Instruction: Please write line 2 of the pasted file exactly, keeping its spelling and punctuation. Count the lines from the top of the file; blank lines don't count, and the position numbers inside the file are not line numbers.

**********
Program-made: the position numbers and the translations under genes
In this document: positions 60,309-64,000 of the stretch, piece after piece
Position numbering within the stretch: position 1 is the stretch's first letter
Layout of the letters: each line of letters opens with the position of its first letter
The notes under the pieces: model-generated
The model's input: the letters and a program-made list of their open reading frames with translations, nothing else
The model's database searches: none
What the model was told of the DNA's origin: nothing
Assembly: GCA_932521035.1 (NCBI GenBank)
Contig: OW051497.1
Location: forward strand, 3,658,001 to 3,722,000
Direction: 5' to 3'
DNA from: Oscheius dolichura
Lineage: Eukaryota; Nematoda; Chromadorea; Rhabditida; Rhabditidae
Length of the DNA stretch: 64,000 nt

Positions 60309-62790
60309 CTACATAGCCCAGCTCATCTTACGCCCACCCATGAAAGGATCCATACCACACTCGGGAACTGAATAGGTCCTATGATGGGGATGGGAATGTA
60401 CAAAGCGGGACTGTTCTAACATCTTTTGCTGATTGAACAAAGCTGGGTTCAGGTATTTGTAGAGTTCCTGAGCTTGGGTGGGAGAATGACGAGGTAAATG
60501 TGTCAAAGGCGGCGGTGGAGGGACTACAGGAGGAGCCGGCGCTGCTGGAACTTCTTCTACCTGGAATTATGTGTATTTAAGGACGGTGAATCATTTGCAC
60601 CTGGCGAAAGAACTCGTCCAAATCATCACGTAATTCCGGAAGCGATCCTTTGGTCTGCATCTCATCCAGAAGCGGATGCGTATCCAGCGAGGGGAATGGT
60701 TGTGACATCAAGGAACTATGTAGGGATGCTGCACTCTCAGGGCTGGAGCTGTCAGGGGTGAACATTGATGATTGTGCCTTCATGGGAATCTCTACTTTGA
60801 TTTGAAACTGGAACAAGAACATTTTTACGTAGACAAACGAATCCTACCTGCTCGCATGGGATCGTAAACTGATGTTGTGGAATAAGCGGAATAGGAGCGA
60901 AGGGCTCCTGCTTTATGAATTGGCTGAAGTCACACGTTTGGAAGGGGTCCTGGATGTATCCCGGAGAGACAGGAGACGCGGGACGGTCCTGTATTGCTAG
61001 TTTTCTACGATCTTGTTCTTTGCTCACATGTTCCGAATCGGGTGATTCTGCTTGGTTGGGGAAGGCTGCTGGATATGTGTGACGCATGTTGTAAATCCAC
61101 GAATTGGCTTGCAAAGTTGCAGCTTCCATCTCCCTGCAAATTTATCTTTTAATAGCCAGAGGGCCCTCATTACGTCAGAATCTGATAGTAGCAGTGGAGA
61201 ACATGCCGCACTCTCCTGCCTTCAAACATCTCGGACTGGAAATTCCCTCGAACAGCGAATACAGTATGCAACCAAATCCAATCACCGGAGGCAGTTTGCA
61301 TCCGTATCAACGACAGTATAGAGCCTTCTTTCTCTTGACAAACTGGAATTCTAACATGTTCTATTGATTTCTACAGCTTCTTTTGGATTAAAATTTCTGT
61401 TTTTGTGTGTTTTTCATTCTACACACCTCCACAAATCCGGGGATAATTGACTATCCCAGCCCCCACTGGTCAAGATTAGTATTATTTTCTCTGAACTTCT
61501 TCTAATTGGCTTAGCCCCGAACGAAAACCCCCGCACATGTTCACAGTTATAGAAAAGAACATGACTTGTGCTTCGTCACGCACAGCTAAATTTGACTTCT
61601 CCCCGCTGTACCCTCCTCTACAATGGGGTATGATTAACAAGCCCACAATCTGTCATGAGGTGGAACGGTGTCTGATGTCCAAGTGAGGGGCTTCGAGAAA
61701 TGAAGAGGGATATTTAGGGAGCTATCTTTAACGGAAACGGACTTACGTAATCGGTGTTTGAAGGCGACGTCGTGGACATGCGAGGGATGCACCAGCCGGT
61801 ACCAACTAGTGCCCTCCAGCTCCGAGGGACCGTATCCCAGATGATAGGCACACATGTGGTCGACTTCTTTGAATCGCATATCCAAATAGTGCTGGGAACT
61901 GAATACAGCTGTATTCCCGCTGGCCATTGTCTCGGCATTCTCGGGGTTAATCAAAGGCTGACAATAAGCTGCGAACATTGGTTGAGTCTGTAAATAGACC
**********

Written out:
In this document: positions 60,309-64,000 of the stretch, piece after piece